In a marketplace awash with computer games, getting noticed can depend more on attracting big name actors to play voice roles than the game itself.
Given that, consider the coup by “Creature Crunch,” which landed Martin Short to breathe life into a cast of wacky cartoon characters.
It’s a classic computer adventure quest with a comic twist. Tailored for younger players, it tells the story of Wesley, a boy turned into a monster by the neighborhood evil scientist, Dr. Drod.
Wesley (Short) must search through the doctor’s eerie mansion for a way to turn himself back to normal. Joining him is the disembodied brain of an unlucky pizza delivery boy, Brian, played by Short’s longtime friend and comedy cohort Eugene Levy.
“Creature Crunch” (Class6 Interactive, CD-ROM for Windows 95, $39.95) gets its name from the bizarre method Monster Wesley must use to defeat enemy monsters in the spooky house, namely eating.
It’s nothing as simple and humorless as devouring opponents though. He has to eat odd items he collects along the way, which alter him into lethal weapons, to crunch creatures blocking his path to needed clues.
In the game’s first example, Wesley has to gobble a candlestick, yum-yum, to turn into a 6-foot blowtorch and clear the way.
Beware Mr. Punishment, an ugly brute who drops in to evict Wesley and Brian from whatever room they’re in whenever they dawdle too long.
Foraging and menu planning become essential for the intrepid lad, although at times all he really wants is something to soothe an extremely upset tummy.
Short and Levy got together in a recording studio to create and perform voices for nearly 40 different characters, finishing the job in a single session.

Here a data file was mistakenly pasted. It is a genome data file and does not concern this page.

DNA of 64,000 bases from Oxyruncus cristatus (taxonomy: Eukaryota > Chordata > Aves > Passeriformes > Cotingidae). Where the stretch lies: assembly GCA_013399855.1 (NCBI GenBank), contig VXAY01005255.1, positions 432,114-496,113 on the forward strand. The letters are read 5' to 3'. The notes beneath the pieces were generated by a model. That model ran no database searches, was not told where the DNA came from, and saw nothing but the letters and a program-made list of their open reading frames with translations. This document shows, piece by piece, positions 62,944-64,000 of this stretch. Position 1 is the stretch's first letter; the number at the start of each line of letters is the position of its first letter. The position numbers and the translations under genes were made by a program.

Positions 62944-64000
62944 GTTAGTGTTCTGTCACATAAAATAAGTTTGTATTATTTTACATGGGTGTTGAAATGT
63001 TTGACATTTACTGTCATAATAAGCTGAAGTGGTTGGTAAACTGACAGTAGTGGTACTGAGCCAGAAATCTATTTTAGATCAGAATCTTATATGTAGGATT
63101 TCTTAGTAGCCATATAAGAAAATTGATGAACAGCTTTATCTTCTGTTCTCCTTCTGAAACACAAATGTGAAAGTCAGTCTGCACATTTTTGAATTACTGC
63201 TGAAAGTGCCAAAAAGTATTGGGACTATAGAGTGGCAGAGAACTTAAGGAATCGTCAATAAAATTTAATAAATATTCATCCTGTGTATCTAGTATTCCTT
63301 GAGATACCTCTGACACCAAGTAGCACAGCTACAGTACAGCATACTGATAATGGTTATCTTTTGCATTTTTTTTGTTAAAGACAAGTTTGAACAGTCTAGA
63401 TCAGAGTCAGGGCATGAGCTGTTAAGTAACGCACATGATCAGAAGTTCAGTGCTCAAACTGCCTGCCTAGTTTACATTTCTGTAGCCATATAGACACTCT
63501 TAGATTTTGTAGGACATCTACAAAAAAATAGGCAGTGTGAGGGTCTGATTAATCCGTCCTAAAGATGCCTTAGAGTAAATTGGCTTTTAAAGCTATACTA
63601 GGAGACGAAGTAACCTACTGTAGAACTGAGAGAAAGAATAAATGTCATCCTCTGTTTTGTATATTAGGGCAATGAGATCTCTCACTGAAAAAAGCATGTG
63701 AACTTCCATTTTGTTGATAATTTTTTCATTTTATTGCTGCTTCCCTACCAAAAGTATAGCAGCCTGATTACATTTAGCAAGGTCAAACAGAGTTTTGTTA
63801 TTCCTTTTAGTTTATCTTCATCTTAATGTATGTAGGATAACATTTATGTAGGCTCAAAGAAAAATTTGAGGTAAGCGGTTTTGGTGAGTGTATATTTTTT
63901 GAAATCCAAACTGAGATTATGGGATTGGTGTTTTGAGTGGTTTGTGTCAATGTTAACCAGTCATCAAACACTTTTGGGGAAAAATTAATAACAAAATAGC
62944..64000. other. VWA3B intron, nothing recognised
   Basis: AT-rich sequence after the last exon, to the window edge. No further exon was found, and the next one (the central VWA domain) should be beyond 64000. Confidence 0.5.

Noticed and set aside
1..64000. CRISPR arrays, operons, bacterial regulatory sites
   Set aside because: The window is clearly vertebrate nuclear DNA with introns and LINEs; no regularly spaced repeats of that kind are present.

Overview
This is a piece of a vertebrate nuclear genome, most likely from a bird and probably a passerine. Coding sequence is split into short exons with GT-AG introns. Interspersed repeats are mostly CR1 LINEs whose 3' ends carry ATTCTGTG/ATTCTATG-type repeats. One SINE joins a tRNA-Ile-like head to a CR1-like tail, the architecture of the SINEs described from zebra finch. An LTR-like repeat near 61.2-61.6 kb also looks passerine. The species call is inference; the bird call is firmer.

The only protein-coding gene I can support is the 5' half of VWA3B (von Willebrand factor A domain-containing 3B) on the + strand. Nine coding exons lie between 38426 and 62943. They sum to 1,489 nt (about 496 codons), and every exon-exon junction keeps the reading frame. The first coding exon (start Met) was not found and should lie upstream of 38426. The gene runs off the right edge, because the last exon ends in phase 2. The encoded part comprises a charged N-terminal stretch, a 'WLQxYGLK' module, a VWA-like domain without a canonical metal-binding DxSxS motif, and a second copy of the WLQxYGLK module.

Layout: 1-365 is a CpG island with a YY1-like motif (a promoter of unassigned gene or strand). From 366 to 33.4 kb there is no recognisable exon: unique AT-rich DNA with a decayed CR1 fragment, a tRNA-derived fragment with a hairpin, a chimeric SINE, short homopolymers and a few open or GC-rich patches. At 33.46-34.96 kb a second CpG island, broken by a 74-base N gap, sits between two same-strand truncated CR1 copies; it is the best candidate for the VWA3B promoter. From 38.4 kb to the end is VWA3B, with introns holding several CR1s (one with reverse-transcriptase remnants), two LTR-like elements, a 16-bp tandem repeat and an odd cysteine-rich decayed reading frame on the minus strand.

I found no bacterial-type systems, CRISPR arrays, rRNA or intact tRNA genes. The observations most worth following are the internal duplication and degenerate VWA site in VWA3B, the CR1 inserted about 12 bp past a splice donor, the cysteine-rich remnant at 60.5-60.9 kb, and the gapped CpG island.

“It reminded me of my days starting out when I used to do a lot of weird voices for radio ads,” Short said, speaking by phone from the Toronto set of his latest film, “A Simple Wish.”
“The atmosphere was very loose, relaxed and open to exploration,” he said. “We each did, like, 19 voices, making them up as we went along. There was a script, but there was a lot of room for improvisation too, so it was fun.”
Short, who uses a laptop computer for work-related chores only and has never surfed the Internet, said bringing entertainment to cyberspace was an eye-opener.
“It was a relatively harmless, goofball kind of thing, but I learned a lot because it’s my first computer project,” Short said. “Now I know what the fuss is all about.”
“Creature Crunch” boasts more than 16,000 drawings for virtually seamless animation. Twenty-two rooms, where at least half of everything seen is interactive, await exploration.
Every room has various animated gags, activated by mouse-clicks, to lighten the mood during the search. Some even play differently the second and third times around.
The humor is largely juvenile, but that’s nothing new to the man whose signature character is greasy-haired, hyperactive nerd Ed Grimley.
“Adults and kids laugh at the same kinds of things really,” Short said. “Some grown-ups just won’t admit it.”
Short began his career in his native Canada with the famed Second City improvisation troupe, where he met Levy as the group flourished and went on to do the series, “SCTV Comedy Network.”
He caught fire in the United States as a “Saturday Night Live” cast member in 1984 and went on to appear in such movies as “The Three Amigos,” “Armed and Dangerous” and the “Father of the Bride” films.
Coming face to face with the new computer media for the first time, Short didn’t see anything to make him fear the future.
“I don’t worry too much about computers taking over everything, at least in my lifetime,” Short said. “When television came out everyone said, ‘Oh no, this will kill the movies.’ Which it didn’t. Movies just changed with the times. Computers will change things, providing more choices, which is fabulous, but they have their limits, too.
“Until home PCs start spitting out bags of buttered popcorn, I think movie theaters are safe.”
Local journalism is essential.
Give directly to The Spokesman-Review's Northwest Passages community forums series -- which helps to offset the costs of several reporter and editor positions at the newspaper -- by using the easy options below. Gifts processed in this system are not tax deductible, but are predominately used to help meet the local financial requirements needed to receive national matching-grant funds.
Subscribe to the Coronavirus newsletter
Get the day’s latest Coronavirus news delivered to your inbox by subscribing to our newsletter.